A Brief History
On May 5, 1904, Denton “Cy” Young of the Boston Americans pitched an historic American League game against the Philadelphia Athletics, not allowing any base runners in the first major league “Perfect Game” of the modern baseball era.
The name “Cy” was a shortened form of “Cyclone,” a nod to his ability to demolish fencing like a cyclone with his fastball. Born in Ohio in 1867, Young first played professionally in Canton, Ohio, moving up to the Big Show with the Cleveland Spiders of the National League.
Young embarked on a major league career that led to a record of 511 career wins, 749 complete games pitched, and another record of 25 1⁄3 consecutive hitless innings pitched among other achievements. He hurled a total of 3 no-hitters.
His last victory came at the expense of the Pittsburgh Pirates, a 1-0 shutout. Young has become the embodiment of the ace pitcher, and his name graces the award given to the best pitcher in each of the major leagues each year.
Playing more than half his career for Cleveland baseball teams, Young is enshrined in the Cleveland Guardians Hall of Fame as well as the Boston Red Sox Hall of Fame, and of course, the Baseball Hall of Fame. He died in 1955 at the age of 88.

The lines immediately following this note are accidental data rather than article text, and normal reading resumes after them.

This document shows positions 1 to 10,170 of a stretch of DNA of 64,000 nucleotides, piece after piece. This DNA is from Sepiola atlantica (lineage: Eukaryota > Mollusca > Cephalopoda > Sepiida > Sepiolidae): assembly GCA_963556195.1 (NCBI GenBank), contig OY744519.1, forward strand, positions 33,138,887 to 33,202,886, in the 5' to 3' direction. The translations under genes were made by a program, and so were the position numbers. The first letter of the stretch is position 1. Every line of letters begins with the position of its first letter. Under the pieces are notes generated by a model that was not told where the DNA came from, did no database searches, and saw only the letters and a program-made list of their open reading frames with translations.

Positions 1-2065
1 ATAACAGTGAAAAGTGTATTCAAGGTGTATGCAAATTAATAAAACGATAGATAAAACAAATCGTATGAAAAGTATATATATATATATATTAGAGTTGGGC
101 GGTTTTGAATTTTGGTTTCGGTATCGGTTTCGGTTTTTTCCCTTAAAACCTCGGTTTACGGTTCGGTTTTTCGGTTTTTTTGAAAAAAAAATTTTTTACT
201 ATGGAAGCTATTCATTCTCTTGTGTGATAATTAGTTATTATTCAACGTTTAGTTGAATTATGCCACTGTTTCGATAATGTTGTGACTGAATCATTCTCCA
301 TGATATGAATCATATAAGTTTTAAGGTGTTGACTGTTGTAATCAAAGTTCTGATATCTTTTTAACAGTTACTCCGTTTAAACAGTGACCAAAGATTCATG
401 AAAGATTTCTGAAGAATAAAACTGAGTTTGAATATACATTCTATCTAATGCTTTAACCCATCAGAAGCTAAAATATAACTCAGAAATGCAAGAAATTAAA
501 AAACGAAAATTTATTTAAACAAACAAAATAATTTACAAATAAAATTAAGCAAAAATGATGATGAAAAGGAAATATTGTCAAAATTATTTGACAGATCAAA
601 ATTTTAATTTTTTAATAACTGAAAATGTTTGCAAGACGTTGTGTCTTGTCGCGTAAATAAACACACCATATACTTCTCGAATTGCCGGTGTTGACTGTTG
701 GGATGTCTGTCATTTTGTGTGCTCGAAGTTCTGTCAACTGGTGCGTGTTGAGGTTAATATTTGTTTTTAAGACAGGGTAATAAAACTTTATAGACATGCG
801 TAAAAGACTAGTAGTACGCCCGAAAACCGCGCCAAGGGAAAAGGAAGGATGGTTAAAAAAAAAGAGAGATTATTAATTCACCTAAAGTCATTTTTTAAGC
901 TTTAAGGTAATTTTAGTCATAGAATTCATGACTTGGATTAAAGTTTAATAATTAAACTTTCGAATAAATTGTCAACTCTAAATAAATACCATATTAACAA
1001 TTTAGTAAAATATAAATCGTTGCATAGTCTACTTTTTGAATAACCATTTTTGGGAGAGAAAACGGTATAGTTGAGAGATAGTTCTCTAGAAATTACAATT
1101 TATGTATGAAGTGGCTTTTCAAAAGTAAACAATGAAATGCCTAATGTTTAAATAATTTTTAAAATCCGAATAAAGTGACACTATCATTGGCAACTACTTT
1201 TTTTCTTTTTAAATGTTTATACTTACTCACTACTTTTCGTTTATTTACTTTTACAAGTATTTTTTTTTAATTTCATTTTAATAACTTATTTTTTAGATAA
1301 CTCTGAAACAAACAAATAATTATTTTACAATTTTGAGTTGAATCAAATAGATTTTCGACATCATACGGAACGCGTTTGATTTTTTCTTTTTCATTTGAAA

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For more information, please see…
Browning, Reed. Cy Young: A Baseball Life. University of Massachusetts Press, 2000.
Freedman, Lew. Cy Young: The Baseball Life and Career. McFarland, 2020.
The featured image in this article, a photograph of American major league baseball pitcher Cy Young, is in the public domain in the United States. This applies to U.S. works where the copyright has expired, often because its first publication occurred prior to January 1, 1928, and if not then due to lack of notice or renewal. See this page for further explanation.
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